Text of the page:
A research group from Kobe University has shed light on how low-frequency tectonic oscillations occur; these findings will contribute to better predictions of future megathrust earthquakes.
In addition to the subducting Pacific plate, the Alaska subduction zone is also characterized by a subductive oceanic plateau called the Yakutat terrane. Low-frequency tectonic tremors, which are a type of slow earthquake, have only been detected in the submerged Yakutat terrane. However, the mechanism by which these events occur is not well understood.
Researchers from Kobe University performed a 3D numerical thermomechanical simulation of thermal convection in Alaska’s subduction zone with the aim of revealing the mechanism behind these low-frequency vibrations. Based on the 3D thermal structure obtained from the simulation and the indications of hydrous minerals in the slab, the researchers calculated the distribution of the water content and compared the results of these calculations in the area where the vibrations occur.
The results revealed high levels of desiccation in the marine sediment layers and ocean crust in the earthquake region. The researchers believe that the reason the tremors only occur in the Yakutat terrane is because the marine sediment layers and ocean crust are thicker there, meaning the level of desiccation is higher than in the western adjacent Pacific plate (where tectonic tremors not prevent). to prevent).
The Kobe University research group consisted of 2nd year master student IWAMOTO Kaya (Department of Planetology, Graduate School of Science), scientific researcher SUENAGA Nobuaki and professor YOSHIDA Shoichi (both from the Research Center for Urban Safety and Security).
These results have been published in the British online scientific journal ‘Scientific Reports‘ (Nature Publishing Group) on April 14, 2022.
- Elucidating the mechanism by which low-frequency tremors occur is important for understanding the plate subduction process. It is believed this will also help alleviate how shallower megathrust earthquakes occur.
- In this study, the research group constructed a 3D thermomechanical model of the Alaska subduction zone and calculated the maximum water content and degree of desiccation of the subduction plate.
- The dehydration levels of the marine sediment layers and ocean crust of the subduction plate were highest in the region where low-frequency tremors occur. Therefore, it is believed that the water expelled from the sunken plate contributes to the occurrence of these tectonic oscillations.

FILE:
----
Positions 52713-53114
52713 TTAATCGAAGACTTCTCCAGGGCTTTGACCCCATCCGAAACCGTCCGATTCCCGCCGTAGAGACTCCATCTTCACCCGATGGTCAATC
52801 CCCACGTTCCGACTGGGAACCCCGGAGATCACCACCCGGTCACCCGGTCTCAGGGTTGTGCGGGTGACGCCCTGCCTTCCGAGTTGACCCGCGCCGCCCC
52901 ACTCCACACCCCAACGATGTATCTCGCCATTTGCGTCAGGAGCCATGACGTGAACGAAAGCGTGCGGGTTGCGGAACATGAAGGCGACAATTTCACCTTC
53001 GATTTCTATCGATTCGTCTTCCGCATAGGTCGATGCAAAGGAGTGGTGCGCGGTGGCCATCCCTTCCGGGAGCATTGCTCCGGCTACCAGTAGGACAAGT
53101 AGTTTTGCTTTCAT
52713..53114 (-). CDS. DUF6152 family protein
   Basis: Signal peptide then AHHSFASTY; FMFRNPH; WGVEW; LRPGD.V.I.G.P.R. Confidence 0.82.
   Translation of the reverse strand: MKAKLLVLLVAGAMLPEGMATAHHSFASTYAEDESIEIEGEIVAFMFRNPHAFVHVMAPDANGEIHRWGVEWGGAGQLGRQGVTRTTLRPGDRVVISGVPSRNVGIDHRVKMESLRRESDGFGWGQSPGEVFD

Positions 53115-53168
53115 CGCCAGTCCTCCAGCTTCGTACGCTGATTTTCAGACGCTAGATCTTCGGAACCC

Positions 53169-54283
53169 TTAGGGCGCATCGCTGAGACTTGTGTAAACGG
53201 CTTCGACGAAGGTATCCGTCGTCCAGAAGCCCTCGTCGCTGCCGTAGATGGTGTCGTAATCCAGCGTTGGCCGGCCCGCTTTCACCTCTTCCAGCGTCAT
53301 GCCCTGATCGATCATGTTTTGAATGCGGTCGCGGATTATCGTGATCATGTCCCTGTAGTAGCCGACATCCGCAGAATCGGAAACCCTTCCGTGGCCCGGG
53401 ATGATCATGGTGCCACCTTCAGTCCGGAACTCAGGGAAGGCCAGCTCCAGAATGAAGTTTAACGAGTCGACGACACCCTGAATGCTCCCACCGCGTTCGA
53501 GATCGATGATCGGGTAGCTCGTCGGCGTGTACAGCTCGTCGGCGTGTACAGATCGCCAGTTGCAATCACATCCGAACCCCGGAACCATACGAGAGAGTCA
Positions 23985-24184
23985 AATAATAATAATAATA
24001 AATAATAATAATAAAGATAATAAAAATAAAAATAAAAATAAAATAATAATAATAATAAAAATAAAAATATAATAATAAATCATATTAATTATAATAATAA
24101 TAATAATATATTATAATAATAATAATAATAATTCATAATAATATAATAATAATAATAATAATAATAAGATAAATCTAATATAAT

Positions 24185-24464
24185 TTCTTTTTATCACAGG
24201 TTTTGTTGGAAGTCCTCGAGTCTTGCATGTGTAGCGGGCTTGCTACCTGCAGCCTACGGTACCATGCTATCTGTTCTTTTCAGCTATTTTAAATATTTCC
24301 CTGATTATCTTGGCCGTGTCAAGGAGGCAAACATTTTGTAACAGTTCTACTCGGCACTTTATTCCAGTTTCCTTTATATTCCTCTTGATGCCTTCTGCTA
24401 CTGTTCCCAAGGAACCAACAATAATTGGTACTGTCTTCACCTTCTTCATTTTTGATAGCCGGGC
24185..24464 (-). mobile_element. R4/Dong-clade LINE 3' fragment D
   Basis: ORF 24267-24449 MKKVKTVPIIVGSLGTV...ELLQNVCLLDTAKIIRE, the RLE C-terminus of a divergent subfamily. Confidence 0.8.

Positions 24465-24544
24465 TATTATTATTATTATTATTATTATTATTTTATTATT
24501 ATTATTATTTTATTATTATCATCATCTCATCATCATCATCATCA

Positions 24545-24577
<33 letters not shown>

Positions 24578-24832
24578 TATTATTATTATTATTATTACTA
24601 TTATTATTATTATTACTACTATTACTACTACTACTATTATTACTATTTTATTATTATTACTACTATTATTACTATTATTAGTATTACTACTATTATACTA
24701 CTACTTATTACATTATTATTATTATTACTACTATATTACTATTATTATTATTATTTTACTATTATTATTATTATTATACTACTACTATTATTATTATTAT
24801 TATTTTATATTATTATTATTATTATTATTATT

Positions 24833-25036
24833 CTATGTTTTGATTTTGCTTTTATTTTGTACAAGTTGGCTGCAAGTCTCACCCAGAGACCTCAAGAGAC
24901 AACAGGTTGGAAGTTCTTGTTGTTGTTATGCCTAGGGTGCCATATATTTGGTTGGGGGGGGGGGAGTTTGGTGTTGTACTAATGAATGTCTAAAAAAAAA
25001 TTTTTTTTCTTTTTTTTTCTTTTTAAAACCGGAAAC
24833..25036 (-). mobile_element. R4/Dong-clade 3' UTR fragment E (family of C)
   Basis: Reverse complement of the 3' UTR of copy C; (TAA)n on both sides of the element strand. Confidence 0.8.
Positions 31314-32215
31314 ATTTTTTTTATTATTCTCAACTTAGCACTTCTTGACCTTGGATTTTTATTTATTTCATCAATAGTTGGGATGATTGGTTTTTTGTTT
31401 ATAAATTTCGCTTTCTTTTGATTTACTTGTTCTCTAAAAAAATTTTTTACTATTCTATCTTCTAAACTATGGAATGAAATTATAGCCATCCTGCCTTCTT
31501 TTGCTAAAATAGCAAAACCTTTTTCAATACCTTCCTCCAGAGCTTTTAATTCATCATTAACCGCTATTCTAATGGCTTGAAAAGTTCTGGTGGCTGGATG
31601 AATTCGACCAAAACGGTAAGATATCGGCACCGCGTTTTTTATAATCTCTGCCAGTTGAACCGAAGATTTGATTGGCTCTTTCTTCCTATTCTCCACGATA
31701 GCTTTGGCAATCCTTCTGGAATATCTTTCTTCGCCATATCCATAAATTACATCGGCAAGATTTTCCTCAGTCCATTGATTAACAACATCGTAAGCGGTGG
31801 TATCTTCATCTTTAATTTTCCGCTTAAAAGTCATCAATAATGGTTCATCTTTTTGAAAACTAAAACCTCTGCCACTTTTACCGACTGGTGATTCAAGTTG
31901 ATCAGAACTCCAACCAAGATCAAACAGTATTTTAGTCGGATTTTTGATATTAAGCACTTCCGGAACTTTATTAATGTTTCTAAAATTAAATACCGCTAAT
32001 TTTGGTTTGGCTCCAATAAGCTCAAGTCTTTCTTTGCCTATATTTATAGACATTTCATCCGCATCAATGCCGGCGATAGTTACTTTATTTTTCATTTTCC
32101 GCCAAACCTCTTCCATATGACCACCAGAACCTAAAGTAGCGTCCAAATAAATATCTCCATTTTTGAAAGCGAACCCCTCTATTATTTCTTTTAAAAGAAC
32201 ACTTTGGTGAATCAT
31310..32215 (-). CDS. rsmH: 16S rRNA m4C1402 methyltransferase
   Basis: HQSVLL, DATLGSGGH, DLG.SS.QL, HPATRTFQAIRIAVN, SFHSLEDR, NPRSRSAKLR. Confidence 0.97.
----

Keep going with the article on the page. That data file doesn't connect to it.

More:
An oceanic plateau called the Yakutat terrane is sinking in the Alaska subduction zone. Low-frequency tectonic oscillations occur on this subduction plateau. The area where slow earthquakes (such as low-frequency tectonics) occur is deeper and adjacent to the area where megathrust earthquakes occur, suggesting a link between the two. Revealing the mechanism behind how low-frequency tectonic tremors occur is therefore important for understanding the occurrence of various earthquakes in subduction zones. This research group constructed a 3D thermomechanical model of Alaska’s subduction zone so that they could examine the temperature and level of desiccation in the areas near low-frequency tremors.
The researchers performed a 3D numerical thermomechanical simulation consistent with the subduction of the Yakutat Terrane and the Pacific Plate in the Alaska Subduction Zone. It is thought that as the Pacific plate subducts, it moves the hydrous minerals in the plate to the deep high temperature and high pressure regions, and these conditions trigger a desiccation reaction that expels water from the hydrous minerals. Based on the 3D thermal structure obtained from the numerical simulation, the researchers determined the dehydration levels of the hydrous minerals in the slab. From these results, it was understood that in the region where low-frequency vibrations occur, a large amount of water is expelled because of the high temperature and high pressure that cause the dehydration-degradation reactions. Low-frequency earthquakes are thought not to occur on the Pacific plate because it has thin layers and therefore experiences little desiccation. On the other hand, the ocean crust and marine sediment layers of the Yakutat terrane are relatively thicker, meaning it experiences a high degree of desiccation. The researchers concluded that this is why low-frequency tectonic tremors only occur in the Yakutat terrane.
In 1964, a megathrust earthquake occurred in Alaska. This is the largest earthquake to have occurred in the Alaska subduction zone and the second most powerful earthquake in world history. The low-frequency tectonic tremors that were the subject of this study occur near the epicenter of the 1964 earthquake, at the downward dip of the plate interface. Next, the research group will continue to create thermomechanical models of different subduction zones to look for universal and regional features of the causal mechanisms behind submarine megathrust earthquakes and slow earthquakes. This research will contribute to a better understanding of how earthquakes occur and our ability to predict future megathrust earthquakes.
1. Low Frequency Tectonic Vibrations: A seismic event characterized by seismic waves of a lower frequency than an ordinary earthquake.
2. Slow Earthquake: A phenomenon in which a fracture slides more slowly than in an ordinary earthquake.
3. Oceanic Plateau: A relatively flat part of the seabed.
4. Plate: refers to the subduction plate.
5. Hydrous Mineral: Minerals that contain OH groups in their crystal structure.
6. Dehydration degradation reaction: As the plate subducts, the resulting temperature and pressure cause phase transformations of hydrous minerals and they expel water.
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